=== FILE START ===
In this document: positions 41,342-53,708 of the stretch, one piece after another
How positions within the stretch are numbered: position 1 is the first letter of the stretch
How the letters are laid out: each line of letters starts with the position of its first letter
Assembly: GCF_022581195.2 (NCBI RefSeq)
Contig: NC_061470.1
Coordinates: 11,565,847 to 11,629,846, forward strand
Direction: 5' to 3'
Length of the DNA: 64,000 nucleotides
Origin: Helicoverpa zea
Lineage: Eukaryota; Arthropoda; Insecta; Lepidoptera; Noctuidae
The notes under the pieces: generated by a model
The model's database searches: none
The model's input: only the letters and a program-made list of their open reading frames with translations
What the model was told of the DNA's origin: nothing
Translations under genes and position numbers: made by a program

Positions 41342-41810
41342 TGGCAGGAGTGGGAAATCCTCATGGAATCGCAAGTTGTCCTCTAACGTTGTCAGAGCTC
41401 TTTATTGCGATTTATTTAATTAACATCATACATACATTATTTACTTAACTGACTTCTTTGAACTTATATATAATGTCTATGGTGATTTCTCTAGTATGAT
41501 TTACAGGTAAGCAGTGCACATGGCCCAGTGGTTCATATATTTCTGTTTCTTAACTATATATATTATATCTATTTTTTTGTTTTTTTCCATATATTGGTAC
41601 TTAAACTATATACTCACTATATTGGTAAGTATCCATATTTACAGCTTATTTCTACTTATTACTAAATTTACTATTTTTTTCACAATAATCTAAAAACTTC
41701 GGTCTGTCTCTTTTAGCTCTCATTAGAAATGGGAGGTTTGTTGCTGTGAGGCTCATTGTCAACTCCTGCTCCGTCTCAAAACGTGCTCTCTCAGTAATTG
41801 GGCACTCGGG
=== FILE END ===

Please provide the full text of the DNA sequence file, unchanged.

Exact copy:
In this document: positions 41,342-53,708 of the stretch, one piece after another
How positions within the stretch are numbered: position 1 is the first letter of the stretch
How the letters are laid out: each line of letters starts with the position of its first letter
Assembly: GCF_022581195.2 (NCBI RefSeq)
Contig: NC_061470.1
Coordinates: 11,565,847 to 11,629,846, forward strand
Direction: 5' to 3'
Length of the DNA: 64,000 nucleotides
Origin: Helicoverpa zea
Lineage: Eukaryota; Arthropoda; Insecta; Lepidoptera; Noctuidae
The notes under the pieces: generated by a model
The model's database searches: none
The model's input: only the letters and a program-made list of their open reading frames with translations
What the model was told of the DNA's origin: nothing
Translations under genes and position numbers: made by a program

Positions 41342-41810
41342 TGGCAGGAGTGGGAAATCCTCATGGAATCGCAAGTTGTCCTCTAACGTTGTCAGAGCTC
41401 TTTATTGCGATTTATTTAATTAACATCATACATACATTATTTACTTAACTGACTTCTTTGAACTTATATATAATGTCTATGGTGATTTCTCTAGTATGAT
41501 TTACAGGTAAGCAGTGCACATGGCCCAGTGGTTCATATATTTCTGTTTCTTAACTATATATATTATATCTATTTTTTTGTTTTTTTCCATATATTGGTAC
41601 TTAAACTATATACTCACTATATTGGTAAGTATCCATATTTACAGCTTATTTCTACTTATTACTAAATTTACTATTTTTTTCACAATAATCTAAAAACTTC
41701 GGTCTGTCTCTTTTAGCTCTCATTAGAAATGGGAGGTTTGTTGCTGTGAGGCTCATTGTCAACTCCTGCTCCGTCTCAAAACGTGCTCTCTCAGTAATTG
41801 GGCACTCGGG